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The codec you should go for will primarily depend on your needs. However, some of the ones widely used in the online video industry are worth singling out. Here are some of the best video codecs out there currently:
Let’s look at them in more detail!
H.264/AVC (Advanced Video Coding) codec is likely the most commonly used one nowadays, particularly for video streaming. However, H.264’s widespread use reaches far beyond live streaming. This codec has high market penetration outside the streaming industry too since it’s widely used in cable TV broadcasting and Blu-ray disks too. Almost any device can play this codec, making it the most versatile and widely used one in the current global market.
Supported Container Formats
The H.265/HEVC (High-Efficiency Video Coding) was developed as the successor of H.264, but it still hasn’t trumped its older sibling. This codec has 50% better compression efficiency than its older cousin, meaning that it results in significantly smaller files. That allows for lower bandwidth usage while streaming. Also, H.265 is the first codec to support 8k resolution, making it an innovator in the industry.
Supported Container Formats
AV1 codec is an excellent open-source, royalty-free alternative to H.265. In other words, this is one of the best free video codecs out there. AV1’s decoding capabilities aren’t yet fully integrated on a wide scale, but its creators do boast that it is 30% more efficient than its H.265 competitor. So if you’re looking for a free video codec with a bright future ahead of it and aren’t worried about minor playback limitations, AV1 is a perfect choice!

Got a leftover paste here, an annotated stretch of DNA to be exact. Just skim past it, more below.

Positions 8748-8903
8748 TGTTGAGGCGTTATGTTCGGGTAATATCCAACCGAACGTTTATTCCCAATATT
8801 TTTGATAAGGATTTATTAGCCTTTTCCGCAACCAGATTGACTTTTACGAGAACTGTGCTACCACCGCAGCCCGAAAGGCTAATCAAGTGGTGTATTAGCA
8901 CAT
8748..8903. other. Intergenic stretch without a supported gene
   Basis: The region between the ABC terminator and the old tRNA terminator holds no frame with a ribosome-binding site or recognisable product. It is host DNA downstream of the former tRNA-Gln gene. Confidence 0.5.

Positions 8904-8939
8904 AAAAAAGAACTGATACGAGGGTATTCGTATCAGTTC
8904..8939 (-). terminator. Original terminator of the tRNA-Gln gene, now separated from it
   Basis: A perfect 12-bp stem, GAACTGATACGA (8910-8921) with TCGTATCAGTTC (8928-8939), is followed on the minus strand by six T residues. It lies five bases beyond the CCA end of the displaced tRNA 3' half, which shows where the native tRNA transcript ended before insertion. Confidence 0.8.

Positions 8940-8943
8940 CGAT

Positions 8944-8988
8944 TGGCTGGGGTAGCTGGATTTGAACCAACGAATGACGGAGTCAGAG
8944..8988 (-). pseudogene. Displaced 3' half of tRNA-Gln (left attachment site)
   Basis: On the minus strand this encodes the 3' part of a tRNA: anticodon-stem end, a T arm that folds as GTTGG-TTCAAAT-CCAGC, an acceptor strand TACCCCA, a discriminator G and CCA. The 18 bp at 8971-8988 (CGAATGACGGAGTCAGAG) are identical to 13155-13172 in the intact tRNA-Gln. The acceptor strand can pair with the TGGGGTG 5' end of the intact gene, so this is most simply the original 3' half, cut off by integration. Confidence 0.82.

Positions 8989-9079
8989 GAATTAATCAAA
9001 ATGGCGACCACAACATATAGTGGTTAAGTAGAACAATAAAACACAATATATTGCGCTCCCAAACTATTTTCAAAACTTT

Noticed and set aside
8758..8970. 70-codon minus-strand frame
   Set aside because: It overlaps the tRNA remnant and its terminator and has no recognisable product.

Supported Container Formats:
VP9 is another free video codec alternative to H.265 developed by Google! The best parts of this video codec are that all Google’s products support it, including Android, Chrome, and YouTube. When it comes to its performance, VP9 offers superior video quality at identical bitrate as H.265, making it a worthy contender. Unfortunately, the most significant downside of this codec is that Apple devices don’t support it.
Supported Container Formats:
H.266/VVC (Versatile Video Coding) was created to surpass H.265, but it came across plenty of royalty-related issues. This brand-new codec is predicted to boost compression rates by 50%, though whether that will come to fruition is still unknown. This codec is still too young to be able to judge it with certainty, so if you’d like to test it for yourself, remember that there is no definitive proof on the quality of its performance yet.
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MPEG-4 used to be one of the most widespread live streaming codecs, but H.264 and H.265 outshined it. This codec is still used, but it’s inferior to its H.264 counterpart in compression efficiency, playback fluency, and mobile support. You’d be hard-pressed to find a reason to use it over H.264 nowadays.